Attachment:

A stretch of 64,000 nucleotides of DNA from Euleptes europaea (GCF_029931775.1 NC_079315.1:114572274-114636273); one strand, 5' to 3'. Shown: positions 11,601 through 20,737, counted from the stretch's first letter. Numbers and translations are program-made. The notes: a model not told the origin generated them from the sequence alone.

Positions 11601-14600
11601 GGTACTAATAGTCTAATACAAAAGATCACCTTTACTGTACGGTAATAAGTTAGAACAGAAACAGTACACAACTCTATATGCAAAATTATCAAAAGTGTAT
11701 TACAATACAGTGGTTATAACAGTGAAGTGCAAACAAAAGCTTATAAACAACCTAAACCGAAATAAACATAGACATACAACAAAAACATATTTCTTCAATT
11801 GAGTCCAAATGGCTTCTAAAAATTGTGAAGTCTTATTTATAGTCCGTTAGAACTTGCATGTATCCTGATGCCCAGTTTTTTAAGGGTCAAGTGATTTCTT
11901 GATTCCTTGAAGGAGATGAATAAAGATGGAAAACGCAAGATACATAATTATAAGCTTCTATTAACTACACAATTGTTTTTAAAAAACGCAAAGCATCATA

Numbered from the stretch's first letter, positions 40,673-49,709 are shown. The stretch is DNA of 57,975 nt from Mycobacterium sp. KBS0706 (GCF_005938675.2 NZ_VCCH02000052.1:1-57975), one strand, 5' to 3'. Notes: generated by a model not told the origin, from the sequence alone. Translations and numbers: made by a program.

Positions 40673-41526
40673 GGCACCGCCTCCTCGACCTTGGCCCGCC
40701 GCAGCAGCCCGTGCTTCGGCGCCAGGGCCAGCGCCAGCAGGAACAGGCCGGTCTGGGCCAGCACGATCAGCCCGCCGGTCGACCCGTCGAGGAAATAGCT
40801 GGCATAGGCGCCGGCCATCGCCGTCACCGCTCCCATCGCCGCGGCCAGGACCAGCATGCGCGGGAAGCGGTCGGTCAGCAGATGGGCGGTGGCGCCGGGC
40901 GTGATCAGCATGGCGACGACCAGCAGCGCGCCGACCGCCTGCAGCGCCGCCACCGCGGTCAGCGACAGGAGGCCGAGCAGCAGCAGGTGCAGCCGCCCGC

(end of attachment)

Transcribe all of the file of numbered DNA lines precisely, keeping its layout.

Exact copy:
A stretch of 64,000 nucleotides of DNA from Euleptes europaea (GCF_029931775.1 NC_079315.1:114572274-114636273); one strand, 5' to 3'. Shown: positions 11,601 through 20,737, counted from the stretch's first letter. Numbers and translations are program-made. The notes: a model not told the origin generated them from the sequence alone.

Positions 11601-14600
11601 GGTACTAATAGTCTAATACAAAAGATCACCTTTACTGTACGGTAATAAGTTAGAACAGAAACAGTACACAACTCTATATGCAAAATTATCAAAAGTGTAT
11701 TACAATACAGTGGTTATAACAGTGAAGTGCAAACAAAAGCTTATAAACAACCTAAACCGAAATAAACATAGACATACAACAAAAACATATTTCTTCAATT
11801 GAGTCCAAATGGCTTCTAAAAATTGTGAAGTCTTATTTATAGTCCGTTAGAACTTGCATGTATCCTGATGCCCAGTTTTTTAAGGGTCAAGTGATTTCTT
11901 GATTCCTTGAAGGAGATGAATAAAGATGGAAAACGCAAGATACATAATTATAAGCTTCTATTAACTACACAATTGTTTTTAAAAAACGCAAAGCATCATA

Numbered from the stretch's first letter, positions 40,673-49,709 are shown. The stretch is DNA of 57,975 nt from Mycobacterium sp. KBS0706 (GCF_005938675.2 NZ_VCCH02000052.1:1-57975), one strand, 5' to 3'. Notes: generated by a model not told the origin, from the sequence alone. Translations and numbers: made by a program.

Positions 40673-41526
40673 GGCACCGCCTCCTCGACCTTGGCCCGCC
40701 GCAGCAGCCCGTGCTTCGGCGCCAGGGCCAGCGCCAGCAGGAACAGGCCGGTCTGGGCCAGCACGATCAGCCCGCCGGTCGACCCGTCGAGGAAATAGCT
40801 GGCATAGGCGCCGGCCATCGCCGTCACCGCTCCCATCGCCGCGGCCAGGACCAGCATGCGCGGGAAGCGGTCGGTCAGCAGATGGGCGGTGGCGCCGGGC
40901 GTGATCAGCATGGCGACGACCAGCAGCGCGCCGACCGCCTGCAGCGCCGCCACCGCGGTCAGCGACAGGAGGCCGAGCAGCAGCAGGTGCAGCCGCCCGC